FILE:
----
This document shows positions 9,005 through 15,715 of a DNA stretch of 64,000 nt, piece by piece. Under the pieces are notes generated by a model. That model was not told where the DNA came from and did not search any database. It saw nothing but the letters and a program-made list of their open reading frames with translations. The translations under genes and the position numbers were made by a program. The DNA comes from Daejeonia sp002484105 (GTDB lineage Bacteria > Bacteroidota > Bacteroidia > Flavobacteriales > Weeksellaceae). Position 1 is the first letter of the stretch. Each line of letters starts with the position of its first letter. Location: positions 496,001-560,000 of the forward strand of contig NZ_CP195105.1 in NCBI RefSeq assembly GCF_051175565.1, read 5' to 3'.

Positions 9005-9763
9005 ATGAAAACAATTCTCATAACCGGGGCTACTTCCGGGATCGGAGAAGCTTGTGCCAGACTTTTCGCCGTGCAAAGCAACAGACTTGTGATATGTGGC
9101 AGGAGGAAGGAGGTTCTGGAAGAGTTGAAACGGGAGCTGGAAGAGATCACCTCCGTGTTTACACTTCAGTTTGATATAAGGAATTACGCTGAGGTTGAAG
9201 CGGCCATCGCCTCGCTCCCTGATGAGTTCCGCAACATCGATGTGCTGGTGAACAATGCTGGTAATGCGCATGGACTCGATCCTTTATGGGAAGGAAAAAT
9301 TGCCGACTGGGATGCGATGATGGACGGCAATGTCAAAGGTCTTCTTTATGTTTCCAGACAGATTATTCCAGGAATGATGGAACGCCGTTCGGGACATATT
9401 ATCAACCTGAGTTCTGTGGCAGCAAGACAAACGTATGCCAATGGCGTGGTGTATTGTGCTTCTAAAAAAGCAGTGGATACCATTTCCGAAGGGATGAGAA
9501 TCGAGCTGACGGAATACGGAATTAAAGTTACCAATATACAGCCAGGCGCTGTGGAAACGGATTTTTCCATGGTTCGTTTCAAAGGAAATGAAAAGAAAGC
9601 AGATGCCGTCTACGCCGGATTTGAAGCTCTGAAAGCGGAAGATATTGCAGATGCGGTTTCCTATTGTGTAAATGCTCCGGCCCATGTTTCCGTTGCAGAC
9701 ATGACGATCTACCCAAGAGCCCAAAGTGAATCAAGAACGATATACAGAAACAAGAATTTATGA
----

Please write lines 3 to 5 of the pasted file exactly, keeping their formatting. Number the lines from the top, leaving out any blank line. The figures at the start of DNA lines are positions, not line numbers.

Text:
9005 ATGAAAACAATTCTCATAACCGGGGCTACTTCCGGGATCGGAGAAGCTTGTGCCAGACTTTTCGCCGTGCAAAGCAACAGACTTGTGATATGTGGC
9101 AGGAGGAAGGAGGTTCTGGAAGAGTTGAAACGGGAGCTGGAAGAGATCACCTCCGTGTTTACACTTCAGTTTGATATAAGGAATTACGCTGAGGTTGAAG
9201 CGGCCATCGCCTCGCTCCCTGATGAGTTCCGCAACATCGATGTGCTGGTGAACAATGCTGGTAATGCGCATGGACTCGATCCTTTATGGGAAGGAAAAAT